dsink Member

    Sep 23, 2006
    North Carolina
    rcmodel hit the nail on the head.
    People do not understand how expensive it is to do gunsmithing. You are talking ALOT of money to buy all the equipment.
    Making handgun grips would be the way to go. Maybe working towards doing long gun stocks at some point. It would be alot cheaper to get in to and you would not need to have an FFL to do them.
  7. Sun Tzu warrior

    Sun Tzu warrior Member

    Jun 24, 2012
    I have to agree with making knife sheaths, I have some very old, and new custom knives with no sheath. Please let me know if he decides to do this. Also I have a friend with very similar circumstances, he now makes a very good living making nik-naks and selling them at craft shows. One is a board with a pad of paper, and a little mail box to hang next to the door, so visitors can leave a note when finding you absent from home, like a china doll the cuttings from larger models are used to make a smaller version. they sell like hot cakes, and he uses the $ to buy lots of firearms and ammo. Hope this helps, either way it sounds like your husband has no handicap, he just does different things now. He also has one heck of a woman in his corner! Best of luck to both of you!
  8. beag_nut

    beag_nut Member

    Nov 21, 2011
    Seymour, CT
    I also agree with rcmodel, with an addition: I suggest you also go ahead with taking the local courses on machining and welding. All you could lose is some time, and not much money. Who knows what interests could arise from taking those courses? And, life is serendipity and synergy: something one learns in one venue can sometimes be applied to another.
    Above all, good luck (and let us know how it goes).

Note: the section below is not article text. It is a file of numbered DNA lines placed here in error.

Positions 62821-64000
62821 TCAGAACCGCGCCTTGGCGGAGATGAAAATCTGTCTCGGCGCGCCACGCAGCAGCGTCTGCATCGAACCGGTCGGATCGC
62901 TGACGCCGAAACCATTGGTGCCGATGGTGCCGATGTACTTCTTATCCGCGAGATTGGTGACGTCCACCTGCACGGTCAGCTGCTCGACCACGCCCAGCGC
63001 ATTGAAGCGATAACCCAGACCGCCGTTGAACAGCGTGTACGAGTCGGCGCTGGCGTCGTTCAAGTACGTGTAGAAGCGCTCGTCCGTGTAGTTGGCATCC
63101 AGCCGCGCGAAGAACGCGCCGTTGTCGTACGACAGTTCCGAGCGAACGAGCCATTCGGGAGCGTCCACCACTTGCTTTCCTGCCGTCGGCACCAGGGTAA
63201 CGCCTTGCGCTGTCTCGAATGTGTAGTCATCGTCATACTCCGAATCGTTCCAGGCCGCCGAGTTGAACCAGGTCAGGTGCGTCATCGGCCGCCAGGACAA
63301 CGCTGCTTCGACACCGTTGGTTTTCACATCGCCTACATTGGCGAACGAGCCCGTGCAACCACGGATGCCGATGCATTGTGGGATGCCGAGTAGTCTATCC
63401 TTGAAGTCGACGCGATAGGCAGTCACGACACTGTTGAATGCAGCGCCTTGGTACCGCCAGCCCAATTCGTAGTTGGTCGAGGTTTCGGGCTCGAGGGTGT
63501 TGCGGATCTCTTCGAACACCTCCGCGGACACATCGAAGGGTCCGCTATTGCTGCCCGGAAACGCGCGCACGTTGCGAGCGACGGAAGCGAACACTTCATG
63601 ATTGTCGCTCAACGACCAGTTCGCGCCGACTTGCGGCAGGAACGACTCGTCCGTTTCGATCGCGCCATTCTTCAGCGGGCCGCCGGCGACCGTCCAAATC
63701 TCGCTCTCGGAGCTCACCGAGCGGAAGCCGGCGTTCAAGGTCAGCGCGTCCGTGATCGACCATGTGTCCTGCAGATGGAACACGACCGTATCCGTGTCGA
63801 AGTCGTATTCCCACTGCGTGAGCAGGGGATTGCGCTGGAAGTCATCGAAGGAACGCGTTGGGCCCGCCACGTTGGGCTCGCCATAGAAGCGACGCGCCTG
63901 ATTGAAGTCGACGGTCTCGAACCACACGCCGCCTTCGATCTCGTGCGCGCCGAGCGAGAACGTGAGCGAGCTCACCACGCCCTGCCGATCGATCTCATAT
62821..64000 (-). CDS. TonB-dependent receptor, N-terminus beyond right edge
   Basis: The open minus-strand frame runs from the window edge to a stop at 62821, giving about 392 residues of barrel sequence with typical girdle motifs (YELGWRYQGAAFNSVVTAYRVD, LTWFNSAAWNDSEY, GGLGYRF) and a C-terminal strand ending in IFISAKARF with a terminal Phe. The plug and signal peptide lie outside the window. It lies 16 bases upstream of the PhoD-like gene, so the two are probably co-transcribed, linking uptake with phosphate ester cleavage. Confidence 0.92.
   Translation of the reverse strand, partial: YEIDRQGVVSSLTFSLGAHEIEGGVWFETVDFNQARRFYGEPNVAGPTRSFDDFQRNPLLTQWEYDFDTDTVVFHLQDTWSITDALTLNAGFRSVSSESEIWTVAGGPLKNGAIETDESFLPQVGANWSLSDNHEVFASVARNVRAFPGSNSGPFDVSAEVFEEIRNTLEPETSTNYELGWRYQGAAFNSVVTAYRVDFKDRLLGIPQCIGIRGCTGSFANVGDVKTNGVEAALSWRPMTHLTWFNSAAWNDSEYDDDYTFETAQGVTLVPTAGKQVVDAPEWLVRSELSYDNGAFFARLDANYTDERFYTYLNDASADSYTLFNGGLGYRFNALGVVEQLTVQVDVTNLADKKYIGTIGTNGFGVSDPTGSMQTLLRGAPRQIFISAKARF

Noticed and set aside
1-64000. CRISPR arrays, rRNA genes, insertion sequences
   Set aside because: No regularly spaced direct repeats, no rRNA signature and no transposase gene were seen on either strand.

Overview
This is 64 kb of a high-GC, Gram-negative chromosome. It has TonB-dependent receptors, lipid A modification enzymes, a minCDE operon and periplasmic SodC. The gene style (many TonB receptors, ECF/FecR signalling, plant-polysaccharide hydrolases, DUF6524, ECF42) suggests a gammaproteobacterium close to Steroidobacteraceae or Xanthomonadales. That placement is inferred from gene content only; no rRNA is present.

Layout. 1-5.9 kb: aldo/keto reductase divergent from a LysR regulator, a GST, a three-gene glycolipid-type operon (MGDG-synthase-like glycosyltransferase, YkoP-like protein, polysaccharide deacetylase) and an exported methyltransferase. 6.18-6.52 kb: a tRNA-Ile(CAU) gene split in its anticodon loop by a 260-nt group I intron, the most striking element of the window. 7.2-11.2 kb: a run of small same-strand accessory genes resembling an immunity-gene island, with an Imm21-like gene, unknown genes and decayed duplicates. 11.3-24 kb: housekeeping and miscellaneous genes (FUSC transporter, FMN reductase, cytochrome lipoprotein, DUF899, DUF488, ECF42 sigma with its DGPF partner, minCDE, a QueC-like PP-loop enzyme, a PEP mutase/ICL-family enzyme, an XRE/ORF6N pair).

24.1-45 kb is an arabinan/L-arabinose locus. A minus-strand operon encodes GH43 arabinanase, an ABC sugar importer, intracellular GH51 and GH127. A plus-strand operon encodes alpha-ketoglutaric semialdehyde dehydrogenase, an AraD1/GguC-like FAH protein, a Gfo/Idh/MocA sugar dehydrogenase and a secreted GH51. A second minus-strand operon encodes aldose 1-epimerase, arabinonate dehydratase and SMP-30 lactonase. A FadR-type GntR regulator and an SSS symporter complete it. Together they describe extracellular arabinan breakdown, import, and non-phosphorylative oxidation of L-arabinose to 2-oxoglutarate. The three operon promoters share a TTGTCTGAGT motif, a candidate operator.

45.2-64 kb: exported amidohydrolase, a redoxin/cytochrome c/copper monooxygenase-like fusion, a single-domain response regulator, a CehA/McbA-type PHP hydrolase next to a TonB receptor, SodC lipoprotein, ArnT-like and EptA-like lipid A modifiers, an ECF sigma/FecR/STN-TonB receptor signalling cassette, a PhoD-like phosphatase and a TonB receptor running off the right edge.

9. Shadow 7D

    Shadow 7D Member

    Nov 30, 2008
    Frozen North
    There are 2 or 3 locals, 1 from Trinity, another from Colorado state?
    Between them they talked about some of the basics, like getting tossed a block of random scrap that one side had to be perfectly FLAT and 90 on ALL corners (8 of them) another side had a to have a decreasing radius corner, and another a constant radius corner...

    All cut by hand...
    lots of stuff like that, but then how many student unions sell Mauser Actions, 1911 blanks, AR blanks etc..

    These are the serious guy, they costs lots, are able to command that cause they MAKE custom guns and have put the work in to develop their reputation.

    At home, without the 10's to 100's of thousands in tooling their shop has (reminds me, next time I'm down there I need to see if they will let me dig in the 'firewood' (discarded factory/military stocks)
  10. orionengnr

    orionengnr Member

    Jan 3, 2005
  11. Jim K

    Jim K Member

    Dec 31, 2002
    The custom handgun grips idea is a good one, but he will have to take in the guns to fit the grips, so he will need an FFL, but the overall setup costs are far less than would be needed for a gunsmith shop.

    Another job in short supply is stock work and stock repair work. I know from experience that good stock makers are like gold to a gun shop and those who set up a small shop can do very well without a big investment. (Belt sander, checkering cradle, light drill press, wood workers' vise and hand tools.)

    For example, during WWII, GIs were often allowed to bring back captured enemy rifles only if they would fit into the standard duffle bag. So many soldiers cut the stocks of their souvenir rifles. Now, with the value of those rifles increasing, there is a lot of demand for craftsmen who can put those pieces back together.

    Also, antique guns often have part of the stock worm-eaten, chipped, or destroyed by oil. Craftsmen who can cut away and replace the bad part while keeping as much of the original wood as possible are also in great demand.

    Inletting shotgun butt stocks is another area where good workers are much in demand.

    For many jobs, an FFL would not be needed, but he should have one so he can keep the guns to make sure the stock work is fitted properly.

  12. Skyshot

    Skyshot Member

    Jan 23, 2011
    I would say give it a try, but don't dive into head first. Take the correspondence courses and some machining courses. Then go out and find some beater firearms and fix them up and then seek some evaluation from a reputable gun store and or a gun smith if possible on his work. We can all monday morning quaterback your direction, but you need to get some critique from someone with firearms knowledge on his work. With this done, then start looking into equipment. There is no use in buying expensive machines and tools if the basic skill is not there. Best Regards,